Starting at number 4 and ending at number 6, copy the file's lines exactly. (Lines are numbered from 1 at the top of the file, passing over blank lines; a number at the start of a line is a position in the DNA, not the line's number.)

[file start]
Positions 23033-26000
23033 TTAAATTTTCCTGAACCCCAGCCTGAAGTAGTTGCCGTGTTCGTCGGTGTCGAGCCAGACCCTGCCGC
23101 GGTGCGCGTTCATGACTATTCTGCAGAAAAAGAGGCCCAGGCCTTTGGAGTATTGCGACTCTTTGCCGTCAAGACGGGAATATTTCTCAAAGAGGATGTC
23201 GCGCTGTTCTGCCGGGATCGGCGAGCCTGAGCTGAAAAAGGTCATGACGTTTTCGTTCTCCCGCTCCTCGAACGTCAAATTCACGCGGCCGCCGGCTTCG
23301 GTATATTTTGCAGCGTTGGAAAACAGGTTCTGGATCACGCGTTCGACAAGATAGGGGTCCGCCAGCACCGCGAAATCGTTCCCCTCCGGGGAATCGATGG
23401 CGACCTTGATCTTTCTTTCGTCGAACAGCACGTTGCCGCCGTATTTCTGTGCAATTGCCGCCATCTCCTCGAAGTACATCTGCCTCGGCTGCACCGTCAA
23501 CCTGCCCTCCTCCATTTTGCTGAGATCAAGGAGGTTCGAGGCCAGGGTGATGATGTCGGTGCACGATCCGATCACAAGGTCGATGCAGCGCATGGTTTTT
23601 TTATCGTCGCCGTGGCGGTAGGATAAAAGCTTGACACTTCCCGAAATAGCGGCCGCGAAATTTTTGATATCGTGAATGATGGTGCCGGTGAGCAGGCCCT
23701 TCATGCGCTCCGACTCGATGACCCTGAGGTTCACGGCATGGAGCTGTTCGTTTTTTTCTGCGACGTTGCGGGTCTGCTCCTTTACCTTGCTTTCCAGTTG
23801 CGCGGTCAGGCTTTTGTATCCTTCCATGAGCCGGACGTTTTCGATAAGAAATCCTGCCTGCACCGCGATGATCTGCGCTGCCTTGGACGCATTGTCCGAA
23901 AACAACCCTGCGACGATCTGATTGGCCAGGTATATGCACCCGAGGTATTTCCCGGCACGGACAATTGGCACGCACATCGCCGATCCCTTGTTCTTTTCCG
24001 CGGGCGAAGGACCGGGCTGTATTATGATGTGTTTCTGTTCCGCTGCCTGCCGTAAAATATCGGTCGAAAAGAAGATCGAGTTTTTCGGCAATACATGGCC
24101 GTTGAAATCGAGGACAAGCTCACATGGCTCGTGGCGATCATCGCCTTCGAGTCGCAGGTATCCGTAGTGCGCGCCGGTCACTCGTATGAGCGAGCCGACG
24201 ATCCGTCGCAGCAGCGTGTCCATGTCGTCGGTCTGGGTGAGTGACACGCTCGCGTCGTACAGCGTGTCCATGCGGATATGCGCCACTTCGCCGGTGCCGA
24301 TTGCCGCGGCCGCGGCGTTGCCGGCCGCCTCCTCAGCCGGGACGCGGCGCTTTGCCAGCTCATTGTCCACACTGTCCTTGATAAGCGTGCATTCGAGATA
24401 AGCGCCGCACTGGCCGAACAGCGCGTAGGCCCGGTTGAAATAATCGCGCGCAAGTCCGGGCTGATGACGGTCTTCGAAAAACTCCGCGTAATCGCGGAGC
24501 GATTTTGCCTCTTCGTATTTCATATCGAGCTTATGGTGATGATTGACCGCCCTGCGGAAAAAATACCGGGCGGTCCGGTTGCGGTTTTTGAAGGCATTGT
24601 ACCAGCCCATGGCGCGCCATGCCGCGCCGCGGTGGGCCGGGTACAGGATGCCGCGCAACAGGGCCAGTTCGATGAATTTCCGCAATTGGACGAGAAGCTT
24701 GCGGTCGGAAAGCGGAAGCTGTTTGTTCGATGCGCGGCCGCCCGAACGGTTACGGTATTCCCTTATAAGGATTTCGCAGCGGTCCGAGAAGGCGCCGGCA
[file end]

23201 GCGCTGTTCTGCCGGGATCGGCGAGCCTGAGCTGAAAAAGGTCATGACGTTTTCGTTCTCCCGCTCCTCGAACGTCAAATTCACGCGGCCGCCGGCTTCG
23301 GTATATTTTGCAGCGTTGGAAAACAGGTTCTGGATCACGCGTTCGACAAGATAGGGGTCCGCCAGCACCGCGAAATCGTTCCCCTCCGGGGAATCGATGG
23401 CGACCTTGATCTTTCTTTCGTCGAACAGCACGTTGCCGCCGTATTTCTGTGCAATTGCCGCCATCTCCTCGAAGTACATCTGCCTCGGCTGCACCGTCAA